Proceedings of the AAAI Conference on Artificial Intelligence, 21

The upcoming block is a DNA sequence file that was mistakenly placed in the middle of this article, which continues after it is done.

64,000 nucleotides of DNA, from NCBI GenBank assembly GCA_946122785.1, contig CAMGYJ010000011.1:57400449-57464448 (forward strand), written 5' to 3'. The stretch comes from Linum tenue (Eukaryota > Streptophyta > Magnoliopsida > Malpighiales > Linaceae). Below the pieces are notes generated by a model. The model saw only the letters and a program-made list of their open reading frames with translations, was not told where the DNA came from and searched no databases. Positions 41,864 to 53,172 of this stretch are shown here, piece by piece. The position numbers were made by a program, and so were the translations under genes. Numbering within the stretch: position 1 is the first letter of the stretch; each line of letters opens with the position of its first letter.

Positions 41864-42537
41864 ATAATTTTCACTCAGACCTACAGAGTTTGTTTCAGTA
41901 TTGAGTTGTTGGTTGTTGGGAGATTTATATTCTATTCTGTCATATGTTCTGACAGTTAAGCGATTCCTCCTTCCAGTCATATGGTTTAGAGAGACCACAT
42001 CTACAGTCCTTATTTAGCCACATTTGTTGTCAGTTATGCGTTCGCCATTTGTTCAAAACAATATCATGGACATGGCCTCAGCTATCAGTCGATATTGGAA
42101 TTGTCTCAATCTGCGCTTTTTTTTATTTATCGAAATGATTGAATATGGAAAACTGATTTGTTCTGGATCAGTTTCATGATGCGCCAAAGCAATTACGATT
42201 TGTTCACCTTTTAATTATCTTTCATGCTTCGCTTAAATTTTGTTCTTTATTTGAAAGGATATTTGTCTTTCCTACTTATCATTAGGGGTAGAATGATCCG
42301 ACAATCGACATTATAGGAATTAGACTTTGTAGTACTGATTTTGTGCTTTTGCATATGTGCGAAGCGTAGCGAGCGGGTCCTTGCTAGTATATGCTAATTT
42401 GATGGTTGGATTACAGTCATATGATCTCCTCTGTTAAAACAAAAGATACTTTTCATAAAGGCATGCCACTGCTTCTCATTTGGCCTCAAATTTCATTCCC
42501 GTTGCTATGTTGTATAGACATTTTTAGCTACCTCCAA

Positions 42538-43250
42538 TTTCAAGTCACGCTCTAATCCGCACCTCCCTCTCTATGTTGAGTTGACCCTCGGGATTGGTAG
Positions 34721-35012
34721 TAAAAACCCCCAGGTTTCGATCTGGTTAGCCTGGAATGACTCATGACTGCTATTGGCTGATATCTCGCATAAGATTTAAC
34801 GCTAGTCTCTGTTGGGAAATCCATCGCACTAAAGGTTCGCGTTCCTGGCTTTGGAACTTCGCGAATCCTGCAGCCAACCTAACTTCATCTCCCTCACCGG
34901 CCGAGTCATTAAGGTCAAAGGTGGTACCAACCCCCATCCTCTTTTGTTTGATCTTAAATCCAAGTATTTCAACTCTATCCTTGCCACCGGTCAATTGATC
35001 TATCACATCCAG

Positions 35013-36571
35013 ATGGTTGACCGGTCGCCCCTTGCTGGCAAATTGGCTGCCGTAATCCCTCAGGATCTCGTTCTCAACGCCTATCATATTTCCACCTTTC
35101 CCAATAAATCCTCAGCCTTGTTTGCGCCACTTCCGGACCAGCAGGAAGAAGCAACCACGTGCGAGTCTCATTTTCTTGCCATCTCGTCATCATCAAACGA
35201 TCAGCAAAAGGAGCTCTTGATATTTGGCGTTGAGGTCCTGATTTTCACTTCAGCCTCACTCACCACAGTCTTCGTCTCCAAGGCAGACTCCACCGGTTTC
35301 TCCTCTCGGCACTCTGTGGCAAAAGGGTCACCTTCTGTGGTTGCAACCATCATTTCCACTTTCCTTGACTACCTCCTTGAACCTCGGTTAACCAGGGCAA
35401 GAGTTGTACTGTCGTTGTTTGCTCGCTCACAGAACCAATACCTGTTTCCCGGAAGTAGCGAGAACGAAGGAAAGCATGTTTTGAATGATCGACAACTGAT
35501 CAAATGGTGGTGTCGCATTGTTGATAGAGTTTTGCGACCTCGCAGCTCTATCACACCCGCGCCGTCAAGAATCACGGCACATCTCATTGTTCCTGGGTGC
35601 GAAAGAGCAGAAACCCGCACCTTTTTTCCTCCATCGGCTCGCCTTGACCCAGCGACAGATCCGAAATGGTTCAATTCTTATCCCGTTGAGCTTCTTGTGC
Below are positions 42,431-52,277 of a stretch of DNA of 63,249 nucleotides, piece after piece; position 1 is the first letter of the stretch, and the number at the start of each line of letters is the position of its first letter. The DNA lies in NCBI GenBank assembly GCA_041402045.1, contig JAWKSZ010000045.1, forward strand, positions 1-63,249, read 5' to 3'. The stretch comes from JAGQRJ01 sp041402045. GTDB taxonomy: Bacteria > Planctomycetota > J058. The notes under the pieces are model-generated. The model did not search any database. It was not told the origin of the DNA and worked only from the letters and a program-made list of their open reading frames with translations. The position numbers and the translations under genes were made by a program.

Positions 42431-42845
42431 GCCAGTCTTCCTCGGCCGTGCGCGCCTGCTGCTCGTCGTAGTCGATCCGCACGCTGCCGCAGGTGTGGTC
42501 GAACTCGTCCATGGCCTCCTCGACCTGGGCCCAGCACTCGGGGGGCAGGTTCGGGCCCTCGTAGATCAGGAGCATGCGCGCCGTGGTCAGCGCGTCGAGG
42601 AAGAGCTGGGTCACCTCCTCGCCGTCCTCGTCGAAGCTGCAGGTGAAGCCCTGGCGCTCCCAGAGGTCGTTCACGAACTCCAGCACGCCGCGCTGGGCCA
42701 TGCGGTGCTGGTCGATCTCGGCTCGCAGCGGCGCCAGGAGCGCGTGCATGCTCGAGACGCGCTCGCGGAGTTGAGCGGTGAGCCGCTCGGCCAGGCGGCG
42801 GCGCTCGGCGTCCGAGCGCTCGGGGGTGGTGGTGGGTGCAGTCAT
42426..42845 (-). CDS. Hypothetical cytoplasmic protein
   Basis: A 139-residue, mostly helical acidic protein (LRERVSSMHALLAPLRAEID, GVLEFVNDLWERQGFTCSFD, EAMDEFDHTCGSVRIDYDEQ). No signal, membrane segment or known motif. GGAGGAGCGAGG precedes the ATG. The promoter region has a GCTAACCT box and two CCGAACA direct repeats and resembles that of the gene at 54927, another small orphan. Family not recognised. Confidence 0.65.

In recent years there has been a great deal of interest in "modular reinforcement learning" (MRL). Typically, problems are decomposed into concurrent subgoals, allowing increased scalability and state abstraction. An arbitrator combines the subagents' preferences to select an action. In this work, we contrast treating an MRL agent as a set of subagents with the same goal with treating an MRL agent as a set of subagents who may have different, possibly conflicting goals. We argue that the latter is a more realistic description of real-world problems, especially when building partial programs. We address a range of algorithms for single-goal MRL, and leveraging social choice theory, we present an impossibility result for applications of such algorithms to multi-goal MRL. We suggest an alternative formulation of arbitration as scheduling that avoids the assumptions of comparability of preference that are implicit in single-goal MRL. A notable feature of this formulation is the explicit codification of the tradeoffs between the subproblems. Finally, we introduce A2BL, a language that encapsulates many of these ideas.